Finally, I had occasion to feed my writers' group. It was the least I could do in exchange for their comments and criticisms regarding this review before it was published. For this group, I prepared the "Majestic and Moist New Year's Honey Cake." It was the ultimate proof that, while honey cake is traditionally Jewish fare, you don't have to be Jewish to love it.
As I look to the heavens for the tell-tale lightning bolt, I must confess that until I tried this recipe, I would never have conceived that there could be a honey cake better than my beloved grandmother's. I'll go one step further. If she were alive today, I'm sure my grandmother would rip up her own recipe and keep this cookbook handy.
The cake is unbelievably moist, full-bodied in flavor, with a perfect texture that begs to be eaten slowly and savored in tiny bites so as to make the experience last as long as possible. And even then, you gaze longingly at the uncut portion, hoping someone will offer you seconds while you mentally gauge a way to cut down on caloric intake the rest of the week to compensate for such culinary decadence. How many times have I heard someone say, "I can cook, but I'm no baker?" Great news, then. On page 32, you'll find a long list just for you. It's called, "Winning Recipes for the Bakery-Challenged." There is even a splendid recipe for challah which you can start in your bread machine. To say this was easy to make is an understatement. I love the challah recipe that's been on my website forever, but Ms. Goldman's recipe is denser and sweeter. If you have any leftover bread, use it to make memorable sandwiches.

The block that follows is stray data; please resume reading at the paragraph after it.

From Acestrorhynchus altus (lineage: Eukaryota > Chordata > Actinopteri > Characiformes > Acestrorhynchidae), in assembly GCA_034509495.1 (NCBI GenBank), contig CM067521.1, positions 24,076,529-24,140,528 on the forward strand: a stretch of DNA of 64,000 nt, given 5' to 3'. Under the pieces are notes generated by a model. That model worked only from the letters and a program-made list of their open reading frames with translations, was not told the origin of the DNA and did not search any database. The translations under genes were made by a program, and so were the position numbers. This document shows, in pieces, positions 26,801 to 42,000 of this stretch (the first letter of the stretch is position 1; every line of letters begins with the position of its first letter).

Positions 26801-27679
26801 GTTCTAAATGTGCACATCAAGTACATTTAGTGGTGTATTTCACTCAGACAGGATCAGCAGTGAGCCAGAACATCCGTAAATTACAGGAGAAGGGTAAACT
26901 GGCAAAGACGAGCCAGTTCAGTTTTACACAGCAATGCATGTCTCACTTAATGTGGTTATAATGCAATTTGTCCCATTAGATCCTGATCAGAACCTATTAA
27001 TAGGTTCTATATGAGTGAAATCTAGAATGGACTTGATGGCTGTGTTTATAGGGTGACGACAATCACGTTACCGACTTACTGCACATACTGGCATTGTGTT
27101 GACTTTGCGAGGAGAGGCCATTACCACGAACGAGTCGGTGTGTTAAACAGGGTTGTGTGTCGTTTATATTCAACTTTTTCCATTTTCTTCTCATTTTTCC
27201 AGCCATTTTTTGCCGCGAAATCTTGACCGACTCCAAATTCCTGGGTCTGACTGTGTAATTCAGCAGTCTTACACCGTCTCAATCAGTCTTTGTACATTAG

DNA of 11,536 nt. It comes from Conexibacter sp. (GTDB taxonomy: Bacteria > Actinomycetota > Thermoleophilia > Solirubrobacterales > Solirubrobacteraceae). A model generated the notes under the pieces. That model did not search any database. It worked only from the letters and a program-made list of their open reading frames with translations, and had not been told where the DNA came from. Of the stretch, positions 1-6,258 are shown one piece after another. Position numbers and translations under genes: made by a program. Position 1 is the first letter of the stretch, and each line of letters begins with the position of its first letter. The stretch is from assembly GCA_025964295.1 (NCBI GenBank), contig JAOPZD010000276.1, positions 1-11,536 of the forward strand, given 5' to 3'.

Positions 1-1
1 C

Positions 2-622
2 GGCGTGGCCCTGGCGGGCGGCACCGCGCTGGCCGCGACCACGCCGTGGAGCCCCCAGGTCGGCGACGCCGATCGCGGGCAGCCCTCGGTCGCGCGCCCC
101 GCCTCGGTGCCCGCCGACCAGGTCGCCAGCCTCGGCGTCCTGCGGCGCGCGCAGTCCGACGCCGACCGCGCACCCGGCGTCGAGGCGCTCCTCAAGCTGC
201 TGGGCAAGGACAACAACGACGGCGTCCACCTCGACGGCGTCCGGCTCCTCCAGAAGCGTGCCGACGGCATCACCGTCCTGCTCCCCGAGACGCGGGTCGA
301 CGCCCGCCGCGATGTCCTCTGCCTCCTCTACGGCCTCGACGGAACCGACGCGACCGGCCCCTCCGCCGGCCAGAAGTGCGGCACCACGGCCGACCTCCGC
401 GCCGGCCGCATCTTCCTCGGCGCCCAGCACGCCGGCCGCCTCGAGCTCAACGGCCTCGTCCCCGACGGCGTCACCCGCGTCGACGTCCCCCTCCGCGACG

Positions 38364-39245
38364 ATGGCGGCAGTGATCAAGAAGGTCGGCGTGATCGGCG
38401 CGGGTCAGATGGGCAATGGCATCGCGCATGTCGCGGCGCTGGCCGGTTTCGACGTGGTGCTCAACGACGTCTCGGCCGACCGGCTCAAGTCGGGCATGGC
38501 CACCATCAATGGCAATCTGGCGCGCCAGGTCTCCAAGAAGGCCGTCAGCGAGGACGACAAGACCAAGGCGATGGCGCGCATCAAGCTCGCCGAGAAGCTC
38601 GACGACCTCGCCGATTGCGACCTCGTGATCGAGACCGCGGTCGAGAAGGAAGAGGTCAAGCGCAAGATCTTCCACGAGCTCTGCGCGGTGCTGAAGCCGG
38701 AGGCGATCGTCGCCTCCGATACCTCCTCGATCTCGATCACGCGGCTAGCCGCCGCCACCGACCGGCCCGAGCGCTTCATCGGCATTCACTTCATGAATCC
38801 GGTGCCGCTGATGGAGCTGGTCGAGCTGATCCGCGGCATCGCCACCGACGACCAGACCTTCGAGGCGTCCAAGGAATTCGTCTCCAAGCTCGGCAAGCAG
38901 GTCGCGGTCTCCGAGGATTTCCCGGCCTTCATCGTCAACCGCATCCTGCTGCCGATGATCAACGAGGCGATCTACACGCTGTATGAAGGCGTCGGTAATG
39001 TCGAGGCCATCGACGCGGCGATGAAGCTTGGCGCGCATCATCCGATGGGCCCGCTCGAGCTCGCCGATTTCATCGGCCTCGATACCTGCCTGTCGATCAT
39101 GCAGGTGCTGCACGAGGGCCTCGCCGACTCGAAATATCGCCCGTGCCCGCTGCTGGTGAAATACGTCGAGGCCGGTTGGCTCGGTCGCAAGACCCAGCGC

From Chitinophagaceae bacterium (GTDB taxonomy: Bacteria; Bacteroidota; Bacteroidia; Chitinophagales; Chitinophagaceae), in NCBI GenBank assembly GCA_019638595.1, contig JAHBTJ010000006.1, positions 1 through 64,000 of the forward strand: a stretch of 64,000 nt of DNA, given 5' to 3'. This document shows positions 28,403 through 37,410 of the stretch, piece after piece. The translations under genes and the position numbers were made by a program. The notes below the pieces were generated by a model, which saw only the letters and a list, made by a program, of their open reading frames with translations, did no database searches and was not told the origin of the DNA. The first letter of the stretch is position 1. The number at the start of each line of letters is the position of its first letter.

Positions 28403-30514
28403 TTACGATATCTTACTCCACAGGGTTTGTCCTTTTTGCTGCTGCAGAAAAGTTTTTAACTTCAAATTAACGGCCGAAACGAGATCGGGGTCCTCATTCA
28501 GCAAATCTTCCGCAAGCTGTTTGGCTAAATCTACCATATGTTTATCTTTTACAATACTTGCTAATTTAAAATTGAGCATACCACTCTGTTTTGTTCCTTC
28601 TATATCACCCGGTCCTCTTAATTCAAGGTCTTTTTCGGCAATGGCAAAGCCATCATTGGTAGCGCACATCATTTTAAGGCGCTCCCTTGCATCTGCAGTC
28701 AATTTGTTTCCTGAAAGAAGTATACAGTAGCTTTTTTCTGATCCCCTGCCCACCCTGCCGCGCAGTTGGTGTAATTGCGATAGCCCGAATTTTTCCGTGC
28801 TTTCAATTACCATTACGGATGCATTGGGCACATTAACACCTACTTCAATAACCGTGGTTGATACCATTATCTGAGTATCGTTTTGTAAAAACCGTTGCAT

A Treasury of Jewish Holiday Baking could easily make the term "baking-challenged" obsolete.